Hamer Artist Vanguard Electric Guitar Review
Depending on how you look at it, Hamer guitars has built their reputation as either the guitar world’s custom shop or its smallest production line. Whichever view you choose, the bottom line remains that Hamer produces a limited quantity of amazingly well-crafted instruments with unique custom details at (or below the cost of most generic “big name” manufactures. The Artist Vanguard is proof that the Hamer crew know what they are doing when it comes to their craft.
Hamer’s Artist series is based on their time-tested “uptown LP junior” design. A three-piece mahogany neck is contoured to classic Gibson proportions—well rounded, perhaps even plump—and fitted with a rosewood fretboard and 22 medium frets. The chrome hardware consists of Grover tuners, Straploc-ready strap pins and a Tune-O-Matic bridge and stop tailpiece. The mahogany LP Junior body has been upgraded with an arched top of mahogany rather than maple, which is usually found on Artist series guitars. A tuned resonance chamber beneath the top’s f-hole adds a touch of acoustic volume, and really goes to work when you plug the Vanguard in. More on that in a moment.
Rick Nielson’s checker-board Explorer aside, Hamer guitars typically sport conservative finishes. That’s certainly not the case with the Vanguard, which is done up in an outrageous Silver Sparkle reminiscent of Greatsch’s heyday, Hamer’s execution is, or course, flawless.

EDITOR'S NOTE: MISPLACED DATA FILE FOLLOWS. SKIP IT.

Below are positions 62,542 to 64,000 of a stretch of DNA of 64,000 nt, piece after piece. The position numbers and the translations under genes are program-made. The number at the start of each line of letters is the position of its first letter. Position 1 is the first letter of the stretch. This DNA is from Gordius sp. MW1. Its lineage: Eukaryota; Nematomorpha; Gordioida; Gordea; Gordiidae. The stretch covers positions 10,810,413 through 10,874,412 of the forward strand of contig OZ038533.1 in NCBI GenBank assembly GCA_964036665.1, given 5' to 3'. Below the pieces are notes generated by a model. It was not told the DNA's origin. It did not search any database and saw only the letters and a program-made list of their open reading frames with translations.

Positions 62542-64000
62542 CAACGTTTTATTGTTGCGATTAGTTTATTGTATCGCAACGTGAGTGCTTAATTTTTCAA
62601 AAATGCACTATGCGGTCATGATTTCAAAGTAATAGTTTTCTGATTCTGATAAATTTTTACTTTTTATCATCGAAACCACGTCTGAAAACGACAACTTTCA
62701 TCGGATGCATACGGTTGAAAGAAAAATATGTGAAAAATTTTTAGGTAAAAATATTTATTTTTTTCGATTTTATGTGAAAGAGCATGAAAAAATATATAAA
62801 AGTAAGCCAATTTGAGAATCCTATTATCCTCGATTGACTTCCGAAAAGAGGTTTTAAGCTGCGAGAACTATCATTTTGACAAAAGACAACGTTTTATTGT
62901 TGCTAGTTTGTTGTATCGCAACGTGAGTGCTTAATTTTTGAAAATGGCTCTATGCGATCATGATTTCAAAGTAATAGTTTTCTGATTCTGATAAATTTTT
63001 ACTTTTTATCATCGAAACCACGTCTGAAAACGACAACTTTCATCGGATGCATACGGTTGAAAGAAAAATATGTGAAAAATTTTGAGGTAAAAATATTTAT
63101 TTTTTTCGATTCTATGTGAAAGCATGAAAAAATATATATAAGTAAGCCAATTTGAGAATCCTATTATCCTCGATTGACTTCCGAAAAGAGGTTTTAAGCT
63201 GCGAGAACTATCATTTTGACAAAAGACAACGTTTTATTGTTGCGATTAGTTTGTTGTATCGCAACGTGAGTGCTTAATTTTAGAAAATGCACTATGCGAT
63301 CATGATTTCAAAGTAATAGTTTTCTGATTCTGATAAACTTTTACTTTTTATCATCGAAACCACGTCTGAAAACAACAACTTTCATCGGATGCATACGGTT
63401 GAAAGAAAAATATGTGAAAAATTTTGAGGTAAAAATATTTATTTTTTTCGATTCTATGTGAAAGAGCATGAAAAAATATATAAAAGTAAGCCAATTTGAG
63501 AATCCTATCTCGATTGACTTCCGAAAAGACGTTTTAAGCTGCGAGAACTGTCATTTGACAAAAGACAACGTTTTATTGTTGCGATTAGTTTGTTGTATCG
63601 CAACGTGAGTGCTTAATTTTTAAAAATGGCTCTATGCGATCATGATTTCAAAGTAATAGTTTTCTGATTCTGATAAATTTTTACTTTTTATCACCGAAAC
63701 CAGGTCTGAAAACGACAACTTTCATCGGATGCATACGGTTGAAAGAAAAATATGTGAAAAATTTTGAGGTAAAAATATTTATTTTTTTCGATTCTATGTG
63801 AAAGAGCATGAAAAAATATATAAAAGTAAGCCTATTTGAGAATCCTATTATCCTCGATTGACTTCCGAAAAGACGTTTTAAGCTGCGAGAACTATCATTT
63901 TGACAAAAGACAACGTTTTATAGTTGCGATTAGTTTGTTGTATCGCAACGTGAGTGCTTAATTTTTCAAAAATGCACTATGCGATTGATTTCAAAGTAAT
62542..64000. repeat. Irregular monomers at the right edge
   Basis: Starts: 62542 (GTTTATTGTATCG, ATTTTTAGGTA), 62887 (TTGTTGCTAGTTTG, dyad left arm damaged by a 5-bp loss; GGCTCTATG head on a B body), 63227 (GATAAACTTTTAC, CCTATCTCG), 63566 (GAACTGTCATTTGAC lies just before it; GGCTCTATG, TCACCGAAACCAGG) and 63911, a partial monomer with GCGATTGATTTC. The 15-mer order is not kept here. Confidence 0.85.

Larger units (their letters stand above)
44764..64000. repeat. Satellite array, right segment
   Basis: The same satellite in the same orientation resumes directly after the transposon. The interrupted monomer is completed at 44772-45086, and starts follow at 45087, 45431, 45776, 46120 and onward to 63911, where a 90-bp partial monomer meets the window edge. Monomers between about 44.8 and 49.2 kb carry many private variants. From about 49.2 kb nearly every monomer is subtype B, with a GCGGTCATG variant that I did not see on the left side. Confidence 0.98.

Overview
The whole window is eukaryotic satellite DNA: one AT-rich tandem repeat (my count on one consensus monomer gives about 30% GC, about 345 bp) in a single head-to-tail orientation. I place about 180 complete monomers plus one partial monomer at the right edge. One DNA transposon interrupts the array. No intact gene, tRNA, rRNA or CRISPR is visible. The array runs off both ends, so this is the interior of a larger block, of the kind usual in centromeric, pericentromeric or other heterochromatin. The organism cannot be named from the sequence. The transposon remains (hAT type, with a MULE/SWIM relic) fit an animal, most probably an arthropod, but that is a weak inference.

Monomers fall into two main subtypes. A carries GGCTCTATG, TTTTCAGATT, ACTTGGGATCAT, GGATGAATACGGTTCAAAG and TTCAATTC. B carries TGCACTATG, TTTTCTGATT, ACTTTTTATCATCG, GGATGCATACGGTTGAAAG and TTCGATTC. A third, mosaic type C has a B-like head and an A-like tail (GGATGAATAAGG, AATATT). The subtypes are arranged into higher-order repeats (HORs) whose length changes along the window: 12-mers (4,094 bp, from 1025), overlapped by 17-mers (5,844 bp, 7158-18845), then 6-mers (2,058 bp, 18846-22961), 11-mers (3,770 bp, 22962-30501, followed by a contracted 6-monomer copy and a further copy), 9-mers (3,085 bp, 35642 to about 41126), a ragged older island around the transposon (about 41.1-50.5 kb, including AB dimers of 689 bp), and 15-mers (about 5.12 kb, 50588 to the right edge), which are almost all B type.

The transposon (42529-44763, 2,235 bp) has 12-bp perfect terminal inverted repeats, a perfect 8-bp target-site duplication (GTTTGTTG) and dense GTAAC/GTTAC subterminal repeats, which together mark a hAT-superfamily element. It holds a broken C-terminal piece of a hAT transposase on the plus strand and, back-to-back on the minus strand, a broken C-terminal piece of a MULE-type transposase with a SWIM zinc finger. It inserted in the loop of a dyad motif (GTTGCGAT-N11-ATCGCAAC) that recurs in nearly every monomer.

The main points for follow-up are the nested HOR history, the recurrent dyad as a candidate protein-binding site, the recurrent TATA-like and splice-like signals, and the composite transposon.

The Vanguard is outfitted with two Seymour Duncan P90s: an Sp-902N and a 3-B in the neck and bridge positions respectively. Each has its own volume control, and these become interactive with one another when the three-way toggle switch is in its center position. A master tone control completes the circuitry. Individually, the Duncan SP-90s have a chimey and well-defined output with just a hint of throaty clunk—a great tone for strong, majestic melodic lead lines or Keef-inspired chord wallops. With both pickups on, the Vanguard displays warm lows, detailed highs and gently scooped mids. Noise and hum are kept to a minimum with shielded paint in the electronics cavity.
The Vanguard’s resonance chamber doubtless helps the P-90s achieve such cool clean tones. But its functions becomes readily apparent once the volume and gain are turned up: the instrument boasts remarkably smooth sustain throughout its entire range, and once the woods starts dancing with some high-decibel sound pressure, notes come alive and ring forever. Rather than slip into upper harmonic feedback, the tone remains focused on the note’s fundamental, and all notes sustain with equal ease. The P-90s gave punch to the pick attack, making it sounds as if the guitar’s signal were split two separate amps—one for solid attack and another for fat sustain. An amazing experience from an amazingly versatile guitar.
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